Misconceptions can hamper smoking treatment efforts

Viewing nicotine addiction as a chronic disease and treating it as such could yield good results.

By Susan J. Landers — Posted July 17, 2006

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Smokers, and even their physicians, harbor many misperceptions about effective treatments that could help them kick their habits if only they would use them. But rather than turning to nicotine replacement therapies, telephone quit lines or counseling, most smokers try to go it alone -- and fail.

Some erroneously believe that the nicotine contained in a patch, lozenge or gum causes cancer, so why trade one cancer-causing agent for another? Others think -- incorrectly -- that the nicotine replacement products themselves are addictive and balk at switching to a new habit. Then there are those who think the function of a quit line is to harangue them into stopping. Not true.

"Smokers tend to start out thinking that the treatment is worse than the disease," said Jack Henningfield, PhD, professor of behavioral biology at Johns Hopkins Medical School in Baltimore. Thus, the treatments sit on the shelf and the phone lines are idle, several experts said.

A panel of physicians and behavioral scientists recently convened at a National Institutes of Health state-of-the-science meeting on smoking prevention and cessation. Their June 14 report concluded that successful cessation rates could double or triple if effective treatments were utilized.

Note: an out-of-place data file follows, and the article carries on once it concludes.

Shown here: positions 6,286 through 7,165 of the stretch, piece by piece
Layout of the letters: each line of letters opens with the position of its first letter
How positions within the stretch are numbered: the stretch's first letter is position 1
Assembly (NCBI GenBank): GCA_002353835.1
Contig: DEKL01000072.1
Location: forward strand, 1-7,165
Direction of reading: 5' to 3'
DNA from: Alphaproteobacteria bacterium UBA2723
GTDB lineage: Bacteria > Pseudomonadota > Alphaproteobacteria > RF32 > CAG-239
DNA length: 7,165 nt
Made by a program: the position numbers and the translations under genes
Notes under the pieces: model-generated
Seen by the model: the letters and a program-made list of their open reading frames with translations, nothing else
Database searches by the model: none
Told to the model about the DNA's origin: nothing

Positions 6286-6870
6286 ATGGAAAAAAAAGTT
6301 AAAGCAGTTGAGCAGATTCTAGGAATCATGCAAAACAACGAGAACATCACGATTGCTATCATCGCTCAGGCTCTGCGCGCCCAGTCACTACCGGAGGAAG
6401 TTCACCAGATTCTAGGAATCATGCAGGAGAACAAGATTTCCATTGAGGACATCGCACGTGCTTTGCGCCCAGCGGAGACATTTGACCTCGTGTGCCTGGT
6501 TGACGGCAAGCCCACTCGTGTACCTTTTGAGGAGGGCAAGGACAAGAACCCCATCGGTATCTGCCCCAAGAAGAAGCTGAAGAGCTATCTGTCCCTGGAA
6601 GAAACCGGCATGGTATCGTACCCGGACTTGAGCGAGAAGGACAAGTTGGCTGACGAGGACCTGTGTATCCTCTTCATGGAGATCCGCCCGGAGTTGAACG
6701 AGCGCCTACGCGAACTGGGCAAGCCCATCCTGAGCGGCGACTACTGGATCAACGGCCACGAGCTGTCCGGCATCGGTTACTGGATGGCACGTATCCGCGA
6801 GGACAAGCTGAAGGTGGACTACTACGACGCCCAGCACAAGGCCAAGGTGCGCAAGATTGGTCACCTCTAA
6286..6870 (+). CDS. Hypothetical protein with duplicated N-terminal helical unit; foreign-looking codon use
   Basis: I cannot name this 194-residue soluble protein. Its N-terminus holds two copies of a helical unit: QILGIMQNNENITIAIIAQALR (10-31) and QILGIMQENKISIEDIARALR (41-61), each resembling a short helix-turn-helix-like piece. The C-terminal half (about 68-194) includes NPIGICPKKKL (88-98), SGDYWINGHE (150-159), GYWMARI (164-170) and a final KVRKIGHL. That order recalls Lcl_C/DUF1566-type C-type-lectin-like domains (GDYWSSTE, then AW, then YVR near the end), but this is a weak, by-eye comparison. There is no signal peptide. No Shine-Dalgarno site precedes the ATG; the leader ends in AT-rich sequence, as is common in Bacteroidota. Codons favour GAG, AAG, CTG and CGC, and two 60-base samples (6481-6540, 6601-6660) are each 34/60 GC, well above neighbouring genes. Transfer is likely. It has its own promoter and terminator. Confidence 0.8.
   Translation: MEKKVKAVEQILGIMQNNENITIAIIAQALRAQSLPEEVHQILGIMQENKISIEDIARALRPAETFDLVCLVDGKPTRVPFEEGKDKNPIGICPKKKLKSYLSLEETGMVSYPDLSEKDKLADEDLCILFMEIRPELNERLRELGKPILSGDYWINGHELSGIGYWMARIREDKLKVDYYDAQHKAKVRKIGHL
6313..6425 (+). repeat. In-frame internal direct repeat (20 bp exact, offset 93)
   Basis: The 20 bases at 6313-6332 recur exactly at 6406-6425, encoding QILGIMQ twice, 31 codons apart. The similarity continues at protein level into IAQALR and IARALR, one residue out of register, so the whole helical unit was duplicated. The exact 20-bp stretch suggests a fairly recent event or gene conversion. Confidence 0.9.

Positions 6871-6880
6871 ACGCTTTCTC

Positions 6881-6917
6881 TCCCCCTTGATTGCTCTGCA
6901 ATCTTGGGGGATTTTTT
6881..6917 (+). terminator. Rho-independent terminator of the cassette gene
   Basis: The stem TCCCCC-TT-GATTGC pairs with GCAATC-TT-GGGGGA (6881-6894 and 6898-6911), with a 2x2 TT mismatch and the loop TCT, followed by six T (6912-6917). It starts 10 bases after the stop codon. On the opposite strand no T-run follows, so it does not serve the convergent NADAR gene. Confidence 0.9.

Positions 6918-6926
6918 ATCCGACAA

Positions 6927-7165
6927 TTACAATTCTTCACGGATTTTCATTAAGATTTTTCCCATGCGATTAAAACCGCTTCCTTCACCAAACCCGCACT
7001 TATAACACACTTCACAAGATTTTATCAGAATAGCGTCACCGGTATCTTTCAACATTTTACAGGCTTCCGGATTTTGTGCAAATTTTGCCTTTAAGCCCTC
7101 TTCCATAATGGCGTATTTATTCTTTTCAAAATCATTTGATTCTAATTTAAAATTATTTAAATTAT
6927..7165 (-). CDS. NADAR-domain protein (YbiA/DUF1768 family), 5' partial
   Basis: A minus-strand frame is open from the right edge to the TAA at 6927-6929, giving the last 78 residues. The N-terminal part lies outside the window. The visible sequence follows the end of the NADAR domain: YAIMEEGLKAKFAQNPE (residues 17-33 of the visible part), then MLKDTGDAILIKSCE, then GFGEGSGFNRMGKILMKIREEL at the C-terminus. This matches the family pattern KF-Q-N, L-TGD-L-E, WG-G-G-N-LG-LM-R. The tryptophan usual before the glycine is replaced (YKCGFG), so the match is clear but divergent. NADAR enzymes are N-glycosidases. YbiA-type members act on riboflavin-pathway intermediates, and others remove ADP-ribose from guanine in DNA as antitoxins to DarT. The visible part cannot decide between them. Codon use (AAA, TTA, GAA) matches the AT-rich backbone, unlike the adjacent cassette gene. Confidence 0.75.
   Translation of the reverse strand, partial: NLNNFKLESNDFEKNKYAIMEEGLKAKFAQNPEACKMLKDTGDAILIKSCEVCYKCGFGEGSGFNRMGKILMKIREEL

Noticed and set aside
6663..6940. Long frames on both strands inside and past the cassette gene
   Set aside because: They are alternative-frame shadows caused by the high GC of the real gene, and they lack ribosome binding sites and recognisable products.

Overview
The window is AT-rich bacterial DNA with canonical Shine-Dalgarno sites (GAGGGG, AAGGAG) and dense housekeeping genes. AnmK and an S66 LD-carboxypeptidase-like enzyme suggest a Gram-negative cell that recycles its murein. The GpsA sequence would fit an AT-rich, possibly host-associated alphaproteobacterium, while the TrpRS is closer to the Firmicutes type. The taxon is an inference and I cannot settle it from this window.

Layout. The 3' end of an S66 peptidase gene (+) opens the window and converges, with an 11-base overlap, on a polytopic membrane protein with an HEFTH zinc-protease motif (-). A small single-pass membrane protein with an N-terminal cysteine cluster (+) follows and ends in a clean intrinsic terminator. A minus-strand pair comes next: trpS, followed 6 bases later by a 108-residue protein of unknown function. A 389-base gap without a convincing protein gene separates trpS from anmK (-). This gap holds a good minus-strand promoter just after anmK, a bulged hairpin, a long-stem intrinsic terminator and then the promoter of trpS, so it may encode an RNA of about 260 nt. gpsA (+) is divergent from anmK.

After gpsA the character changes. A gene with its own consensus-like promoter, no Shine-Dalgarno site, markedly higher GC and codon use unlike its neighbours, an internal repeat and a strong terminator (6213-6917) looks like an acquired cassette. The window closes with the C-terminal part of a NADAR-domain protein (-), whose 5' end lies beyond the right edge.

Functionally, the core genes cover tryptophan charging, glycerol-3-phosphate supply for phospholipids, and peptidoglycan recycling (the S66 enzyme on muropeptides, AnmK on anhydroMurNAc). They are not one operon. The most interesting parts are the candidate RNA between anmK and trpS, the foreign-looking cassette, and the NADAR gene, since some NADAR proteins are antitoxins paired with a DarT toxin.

Tobacco use remains the nation's leading preventable cause of premature death. Each year more than 440,000 Americans die from disease caused by tobacco use, according to the Centers for Disease Control and Prevention. Of the estimated 44.5 million adult smokers and 3.75 million high school student smokers in the United States, 70% say they would like to quit, and 40% try each year, but the quit rate remains very low.

Arming smokers for the battle to quit

"Quitting is a struggle, but researchers have learned a lot about what works to help people," said panel chair David F. Ransohoff, MD, professor of medicine at the University of North Carolina at Chapel Hill. "We need to make sure that effective interventions reach the people who need them."

The idea that nicotine replacement products are dangerous is one obstacle that blocks the path to success. John Hughes, MD, professor of psychiatry at the University of Vermont College of Medicine in Burlington, can see where that comes from. "If you open up the package of medications, you see all these warnings. But you open up a package of cigarettes and there is only one little warning."

Plus, smokers who do quit often say it was the hardest thing they've ever done but also the most rewarding. Many wanna-be ex-smokers believe quitting is a test of character and decide to go cold turkey. "What physicians have to do is convince them that living longer is more important than their pride," Dr. Hughes said.

Still, the average smoker thinks that quitting takes a single burst of energy and then it's over, said Nancy Rigotti, MD, associate professor of medicine at Harvard Medical School and director of the Tobacco Research and Treatment Center at Massachusetts General Hospital.

But it takes much more. The nicotine in tobacco products causes long-lasting addiction that produces changes in the structure and function of the brain, Dr. Rigotti said. "So a person has to break the addiction."

The longstanding habits of smoking also must be changed so that a behavioral component comes into play, she added.

By delivering a slow, constant supply of nicotine, the replacement products are designed to break the cycle of addiction. Instead of getting hits of nicotine when inhaling smoke from a cigarette, a gradual and more continuous level allows smokers to avoid some of the pain of withdrawal while gradually weaning their brains from nicotine, she said.